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I’ve had some well-meaning people tell me to be strong. But I’ve never understood that. I’m strong the rest of the time. When my Mum dies, I’m going to be destroyed. I’m going to be confused and bewildered and emotional, and I’m going to cry myself to sleep. Every single night. And that’s OK. Because the fact that my beloved mother is dead is absolute fucking agony. I recently discovered that I was capable of sounding like an animal while crying. A wounded animal. I forgot how visceral and guttural grief can be. How your heart can physically ache, as though it’s been punched. Sometimes I cannot breathe from the pain. It’s so raw, so intense, so monstrous. My Mum was my favourite person in the world, and now there is a big empty hole in my heart and in my life, where she used to be.

Sadly, I have so many regrets. The two saddest words in the world are, “If only…”. I try not to beat myself about it but there are so many things I wish I had done, or said, or asked. I try to be gentle on myself, but it’s not always easy. Regrets are sneaky little fuckers. On the other hand, I am grateful for so many things, and I try to keep my focus on that. I am grateful that she knew how much I loved her (oh, she knew). And I’m so, so grateful that I got to spend some time with her in February. I’m grateful that my sisters were with her when she died. I’m grateful that in the last couple of years she taught me how to make some of my favourite meals. Her best recipes. I’m grateful to have a couple of her rings, which I wear every day. And I’m grateful that I brought back her pink jumper, infused with her Mum smell. She might be gone, but her essence is still here, for now. And so, a part of her is still here. With me. It’s weird to get so much pleasure from something that leaves you with so much pain but I’m grateful that my brain can be tricked into thinking she’s still alive, even for just a second. I bury my face in the soft, pink cotton, close my eyes and inhale deeply, and her scent just brings my Mum back and I am there, hugging her and smelling her, and being enveloped in her warm embrace. And then I open my eyes and the only thing I’m holding is her pink jumper.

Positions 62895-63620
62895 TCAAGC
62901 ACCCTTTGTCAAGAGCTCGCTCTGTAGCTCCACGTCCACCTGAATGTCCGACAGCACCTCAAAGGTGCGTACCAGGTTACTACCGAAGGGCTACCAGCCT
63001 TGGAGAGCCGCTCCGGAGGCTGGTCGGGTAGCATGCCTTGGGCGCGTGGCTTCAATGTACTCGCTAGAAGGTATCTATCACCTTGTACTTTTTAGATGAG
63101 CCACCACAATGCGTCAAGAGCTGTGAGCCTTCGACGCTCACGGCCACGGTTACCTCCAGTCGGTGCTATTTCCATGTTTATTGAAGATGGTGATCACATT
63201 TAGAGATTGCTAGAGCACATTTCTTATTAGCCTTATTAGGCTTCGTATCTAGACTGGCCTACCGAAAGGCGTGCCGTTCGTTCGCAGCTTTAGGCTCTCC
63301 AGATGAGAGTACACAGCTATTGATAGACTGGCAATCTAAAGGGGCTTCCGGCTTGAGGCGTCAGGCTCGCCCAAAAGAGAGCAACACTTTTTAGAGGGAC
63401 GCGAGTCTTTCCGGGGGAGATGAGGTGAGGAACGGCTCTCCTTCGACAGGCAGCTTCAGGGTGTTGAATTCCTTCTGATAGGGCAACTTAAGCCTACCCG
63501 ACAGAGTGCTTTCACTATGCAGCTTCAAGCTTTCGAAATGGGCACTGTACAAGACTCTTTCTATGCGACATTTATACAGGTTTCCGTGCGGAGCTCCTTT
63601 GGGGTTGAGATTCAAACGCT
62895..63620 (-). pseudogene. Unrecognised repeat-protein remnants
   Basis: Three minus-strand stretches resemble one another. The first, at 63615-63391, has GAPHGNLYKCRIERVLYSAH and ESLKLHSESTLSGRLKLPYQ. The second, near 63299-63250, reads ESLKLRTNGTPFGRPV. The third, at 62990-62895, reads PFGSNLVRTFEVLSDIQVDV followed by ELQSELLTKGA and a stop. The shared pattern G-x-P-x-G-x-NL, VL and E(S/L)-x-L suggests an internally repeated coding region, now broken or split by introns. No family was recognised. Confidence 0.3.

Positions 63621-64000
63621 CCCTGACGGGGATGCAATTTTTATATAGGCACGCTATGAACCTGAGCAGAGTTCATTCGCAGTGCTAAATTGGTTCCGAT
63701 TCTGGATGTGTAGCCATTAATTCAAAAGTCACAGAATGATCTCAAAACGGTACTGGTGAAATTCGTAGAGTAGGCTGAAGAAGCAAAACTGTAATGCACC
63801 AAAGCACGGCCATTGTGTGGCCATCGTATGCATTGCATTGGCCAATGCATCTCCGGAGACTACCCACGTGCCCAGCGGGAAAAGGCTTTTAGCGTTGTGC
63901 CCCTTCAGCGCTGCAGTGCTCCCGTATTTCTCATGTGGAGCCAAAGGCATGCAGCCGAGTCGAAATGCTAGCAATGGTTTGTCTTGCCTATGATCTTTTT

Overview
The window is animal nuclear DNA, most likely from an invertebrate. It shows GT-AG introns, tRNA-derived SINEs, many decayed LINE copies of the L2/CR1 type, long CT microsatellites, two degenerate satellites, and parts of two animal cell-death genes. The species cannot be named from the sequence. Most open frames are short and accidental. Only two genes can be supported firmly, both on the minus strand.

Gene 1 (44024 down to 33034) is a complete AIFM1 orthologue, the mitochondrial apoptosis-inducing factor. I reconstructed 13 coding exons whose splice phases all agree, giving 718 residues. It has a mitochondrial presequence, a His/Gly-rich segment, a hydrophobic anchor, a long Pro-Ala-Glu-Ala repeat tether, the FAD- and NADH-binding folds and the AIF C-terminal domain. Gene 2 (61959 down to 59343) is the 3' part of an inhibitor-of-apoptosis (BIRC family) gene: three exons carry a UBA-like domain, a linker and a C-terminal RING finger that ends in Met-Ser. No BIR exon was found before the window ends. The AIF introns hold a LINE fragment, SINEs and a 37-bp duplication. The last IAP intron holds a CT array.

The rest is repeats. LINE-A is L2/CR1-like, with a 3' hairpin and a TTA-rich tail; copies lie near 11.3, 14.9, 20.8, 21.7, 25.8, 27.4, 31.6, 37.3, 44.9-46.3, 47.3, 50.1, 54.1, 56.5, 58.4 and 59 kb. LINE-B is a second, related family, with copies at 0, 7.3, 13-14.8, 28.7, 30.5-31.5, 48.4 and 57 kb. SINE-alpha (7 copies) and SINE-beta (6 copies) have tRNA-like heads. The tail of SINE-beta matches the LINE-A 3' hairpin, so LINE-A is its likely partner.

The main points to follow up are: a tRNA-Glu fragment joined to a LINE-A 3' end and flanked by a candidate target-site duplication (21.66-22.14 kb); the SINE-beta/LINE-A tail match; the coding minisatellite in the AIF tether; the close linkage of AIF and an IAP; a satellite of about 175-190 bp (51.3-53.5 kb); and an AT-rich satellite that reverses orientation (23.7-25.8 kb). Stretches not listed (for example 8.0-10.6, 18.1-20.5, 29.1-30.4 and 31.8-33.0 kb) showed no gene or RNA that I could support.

Ejo #111 – No Ejo

I wasn’t even going to publish an ejo this month because my Mum unexpectedly died a few days ago and I am experiencing tsunami wave after wave of indescribable pain and grief.  I figured, if there was ever a good enough reason to not publish – this was it.  I am absolutely fucking grief stricken.  My heart is shattered into a million pieces and the last thing I feel like doing is publishing my 111th ejo.

But….

My Mum was my biggest fan.  Hands down.  Each and every month she would read my rants and take the time to write back to me and tell me what she liked about what I had written.  And sorry to the rest of you, but my Mum’s opinion was the only one that mattered.

I feel empty now, writing this from my Mum’s study, knowing she isn’t in the other room.  Knowing she won’t ever read it.  Knowing I won’t get a response this time.  But still, I’m doing it for her.  All of my future ejos will be for her.

I love you Mum.